While there are endless options for flexing your culinary muscles, making your own dry cured meats is one of the best ways of calling out those hacks on Iron Chef that we can think of. Using the secret ingredient? Try making it b$^&*$#s. Authors Michael Ruhlman and Brian Polcyn know a thing or two about…

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Briefings: Obesity, Barneys Private Label, Facedeals, Huntington Beach, and the Pussy Riot Trial

Off the top of our heads, what’s most important in the world at this very moment is finely tailored menswear, Facbeook surveillance cameras, and three young women standing trial in Moscow. We cast a wide night. We’re doing our best. It’s a big and complicated world. We’re at tips [at] gearpatrol.com if you think there’s…

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The end of buyer's remorse?

YBUY

YBUY.com is a new Netflix-like service for gadgets that lets members “try” an array of home electronics before committing to purchasing them. Simply sign up for the $25 per month subscription service and then pick any product offered on the site. YBUY will then mail it to you free of charge, and allow you to…

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Nowhere to hide

Spy The Lie

It’s estimated that — on average — a person tells a lie anywhere from one to ten times per day. That’s hard for us to believe, since we always speak the truth. In Spy the Lie ($16), former CIA officers Philip Houston, Michael Floyd and Susan Carnicero explain how to spot the difference between truth…

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Tour de Brute Force

The Raid: Redemption

America is no stranger to epic blockbuster action movies — hell, we invented the genre. But one viewing of the Indonesian film The Raid: Redemption ($20) left us questioning Hollywood’s chops as the king of adrenaline. Its premise is beautifully streamlined: an elite squad of 20 SWAT members is sent in to take down Jakarta’s…

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Get 'er Done

The Art of Fixing Things

The best handymen acquire their skills over a lifetime of tinkering, but if you’re all thumbs 365 days of the year consider The Art of Fixing Things ($11) by Lawrence E. Pierce a crash course in honey-do-list competence. Its 168 pages provide easy-to-follow tips supplemented by helpful photos in areas like automotive, appliances, household and…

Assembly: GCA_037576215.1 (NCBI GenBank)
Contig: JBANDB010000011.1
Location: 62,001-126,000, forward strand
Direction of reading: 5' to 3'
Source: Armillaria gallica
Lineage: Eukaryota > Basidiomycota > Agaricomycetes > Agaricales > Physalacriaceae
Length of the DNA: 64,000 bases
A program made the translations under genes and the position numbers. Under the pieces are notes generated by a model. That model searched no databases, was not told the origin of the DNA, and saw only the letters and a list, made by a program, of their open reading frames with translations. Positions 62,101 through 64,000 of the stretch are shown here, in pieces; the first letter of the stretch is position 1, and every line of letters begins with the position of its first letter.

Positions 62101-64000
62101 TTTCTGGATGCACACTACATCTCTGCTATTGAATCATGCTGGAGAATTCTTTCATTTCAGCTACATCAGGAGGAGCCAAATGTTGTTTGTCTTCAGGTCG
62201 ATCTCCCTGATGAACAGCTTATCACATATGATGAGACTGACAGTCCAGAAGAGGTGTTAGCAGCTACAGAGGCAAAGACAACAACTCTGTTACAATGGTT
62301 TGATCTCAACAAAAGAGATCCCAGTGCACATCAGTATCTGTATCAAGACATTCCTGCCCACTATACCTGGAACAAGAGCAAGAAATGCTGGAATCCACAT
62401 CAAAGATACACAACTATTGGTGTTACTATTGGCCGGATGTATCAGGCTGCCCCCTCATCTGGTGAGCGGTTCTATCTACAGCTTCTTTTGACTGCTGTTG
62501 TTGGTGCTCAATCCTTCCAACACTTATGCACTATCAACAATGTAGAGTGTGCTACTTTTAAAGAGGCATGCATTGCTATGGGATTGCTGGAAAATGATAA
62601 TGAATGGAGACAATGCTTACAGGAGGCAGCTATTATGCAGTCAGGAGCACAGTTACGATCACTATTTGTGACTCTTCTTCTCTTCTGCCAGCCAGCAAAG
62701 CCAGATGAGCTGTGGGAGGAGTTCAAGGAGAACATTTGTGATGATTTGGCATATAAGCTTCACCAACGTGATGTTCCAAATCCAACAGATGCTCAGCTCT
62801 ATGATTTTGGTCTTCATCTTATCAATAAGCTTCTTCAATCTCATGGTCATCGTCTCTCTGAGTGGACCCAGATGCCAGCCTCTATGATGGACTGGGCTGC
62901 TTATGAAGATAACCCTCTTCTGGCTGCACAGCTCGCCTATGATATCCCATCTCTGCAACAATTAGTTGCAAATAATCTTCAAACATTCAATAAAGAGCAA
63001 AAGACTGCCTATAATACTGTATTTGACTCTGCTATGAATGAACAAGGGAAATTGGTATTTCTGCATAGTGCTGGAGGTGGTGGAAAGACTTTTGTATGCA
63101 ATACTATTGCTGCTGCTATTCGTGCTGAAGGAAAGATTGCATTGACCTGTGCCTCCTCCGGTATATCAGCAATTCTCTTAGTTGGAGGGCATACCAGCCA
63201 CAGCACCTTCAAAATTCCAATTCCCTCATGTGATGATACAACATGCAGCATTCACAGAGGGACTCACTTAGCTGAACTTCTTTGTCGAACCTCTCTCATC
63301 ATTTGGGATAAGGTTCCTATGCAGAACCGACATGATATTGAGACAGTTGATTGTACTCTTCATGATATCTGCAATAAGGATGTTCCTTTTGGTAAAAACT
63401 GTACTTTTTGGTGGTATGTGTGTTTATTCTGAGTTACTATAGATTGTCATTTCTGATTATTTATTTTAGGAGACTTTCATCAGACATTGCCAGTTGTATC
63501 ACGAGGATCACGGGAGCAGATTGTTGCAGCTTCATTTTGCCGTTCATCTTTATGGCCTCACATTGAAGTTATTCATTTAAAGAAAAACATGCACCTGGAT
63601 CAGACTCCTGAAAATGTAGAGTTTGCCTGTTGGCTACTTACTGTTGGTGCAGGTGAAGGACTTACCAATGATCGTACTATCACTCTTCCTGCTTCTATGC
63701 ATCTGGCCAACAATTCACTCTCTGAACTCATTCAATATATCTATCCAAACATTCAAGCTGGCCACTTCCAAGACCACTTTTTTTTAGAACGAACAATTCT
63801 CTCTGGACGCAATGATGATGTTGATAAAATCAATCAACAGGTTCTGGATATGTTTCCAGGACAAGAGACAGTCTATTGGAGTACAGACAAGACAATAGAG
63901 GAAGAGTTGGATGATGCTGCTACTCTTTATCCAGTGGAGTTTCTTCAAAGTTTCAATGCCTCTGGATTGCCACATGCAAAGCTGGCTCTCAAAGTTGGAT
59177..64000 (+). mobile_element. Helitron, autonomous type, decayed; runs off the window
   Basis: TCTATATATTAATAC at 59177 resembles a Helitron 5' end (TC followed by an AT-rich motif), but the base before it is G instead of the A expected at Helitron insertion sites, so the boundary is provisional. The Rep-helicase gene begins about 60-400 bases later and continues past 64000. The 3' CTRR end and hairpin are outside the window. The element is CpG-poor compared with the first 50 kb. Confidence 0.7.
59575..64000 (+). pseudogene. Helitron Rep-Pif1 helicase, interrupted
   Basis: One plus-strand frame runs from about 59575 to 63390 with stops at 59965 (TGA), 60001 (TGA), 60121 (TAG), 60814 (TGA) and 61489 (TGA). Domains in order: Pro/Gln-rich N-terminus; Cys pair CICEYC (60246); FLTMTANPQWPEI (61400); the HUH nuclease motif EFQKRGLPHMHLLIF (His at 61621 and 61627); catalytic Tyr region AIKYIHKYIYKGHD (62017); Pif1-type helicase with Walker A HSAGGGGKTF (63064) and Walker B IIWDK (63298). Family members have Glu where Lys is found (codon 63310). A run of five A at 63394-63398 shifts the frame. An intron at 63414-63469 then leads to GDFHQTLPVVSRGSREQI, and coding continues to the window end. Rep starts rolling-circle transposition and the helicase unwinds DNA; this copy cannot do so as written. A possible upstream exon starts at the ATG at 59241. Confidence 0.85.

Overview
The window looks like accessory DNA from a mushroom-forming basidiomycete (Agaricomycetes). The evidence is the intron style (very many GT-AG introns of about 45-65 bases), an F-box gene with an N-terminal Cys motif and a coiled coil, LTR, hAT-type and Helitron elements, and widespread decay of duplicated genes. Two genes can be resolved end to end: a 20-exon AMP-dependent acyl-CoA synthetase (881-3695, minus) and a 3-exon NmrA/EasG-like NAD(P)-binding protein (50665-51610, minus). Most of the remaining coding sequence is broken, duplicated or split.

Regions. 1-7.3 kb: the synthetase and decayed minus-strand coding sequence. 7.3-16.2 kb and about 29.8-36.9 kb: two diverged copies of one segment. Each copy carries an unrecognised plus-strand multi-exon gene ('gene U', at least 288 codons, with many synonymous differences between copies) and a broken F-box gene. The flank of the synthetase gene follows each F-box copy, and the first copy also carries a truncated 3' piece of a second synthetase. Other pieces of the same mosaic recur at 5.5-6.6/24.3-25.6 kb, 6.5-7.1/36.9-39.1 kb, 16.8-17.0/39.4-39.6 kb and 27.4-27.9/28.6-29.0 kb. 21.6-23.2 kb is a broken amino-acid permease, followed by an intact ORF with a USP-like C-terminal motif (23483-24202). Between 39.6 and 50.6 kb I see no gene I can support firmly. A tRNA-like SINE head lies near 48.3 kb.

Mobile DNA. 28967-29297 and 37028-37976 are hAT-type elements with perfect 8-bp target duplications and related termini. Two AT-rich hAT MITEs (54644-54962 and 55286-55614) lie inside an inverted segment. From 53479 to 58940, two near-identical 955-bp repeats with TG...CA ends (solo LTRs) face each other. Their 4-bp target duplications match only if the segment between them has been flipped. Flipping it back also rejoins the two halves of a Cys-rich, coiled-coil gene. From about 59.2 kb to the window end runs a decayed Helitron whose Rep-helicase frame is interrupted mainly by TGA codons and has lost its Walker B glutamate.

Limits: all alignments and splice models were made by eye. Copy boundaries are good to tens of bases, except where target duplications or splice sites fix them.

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Not lost in translation

Guide to the Foreign Japanese Kitchen

Traditional Japanese cooking can be incredibly daunting if you’re not, well, Japanese. Moé Takemura helps confused Westerners and Japanese expats alike in her Guide to the Foreign Japanese Kitchen ($49), which thoroughly and simply details the necessities of Japanese cuisine from ingredients to silverware. Each of the 30 meals in the book is laid out…

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Briefings: Private Languages, Kitajima Kick, Jamaica, 24 Hours with Tim Ferriss, and Finding Ultra

Inevitably, in the wake of big events with major accomplishments, the instinct of writers and reporters is to look for the hidden stories, the secrets of the trade, the explanations for The Way Things Work. Our Briefings this week is roughly about that, both in the Olympics and in things and events more generally. Sometimes…

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It's still not safe to go in the water

Jaws Blu-Ray Edition

Real, life-affirming creations of art that come along at the right place at the right time to transform culture as we know it are… well, rare. Jaws is such a masterpiece, and one that has captivated audiences for nearly forty years. The film struck a chord through cutting edge effects, a genius score, and of…

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Briefings: Medal Count Predictions, Photos of Olympians, Sherlock Holmes, Japanese Robot Cabaret, and a Huge Tomato Fight

During the Olympics the geopolitical world seems relatively simple, cultural stereotypes prove true, and we’re all basically friends if the teevee is tuned in to an NBC affiliate. It’s the USA v. China in the medal count. Great Britain’s pommel horse savant looks like a DJ. Kazakhstan wins gold in weightlifting. Cherish these simple times….

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The master, remastered

Alfred Hitchcock: The Masterpiece Collection

Hitchcock’s role in the evolution of film needs no introduction, but his movies have been in desperate need of a little TLC in the age of high-def. Alfred Hitchcock: The Masterpiece Collection ($299) is poised to be the damn-near-definitive Hitchcock release, updating the previous DVD version to glorious 1080p with DTS-HD Master Audio. Specifically, the…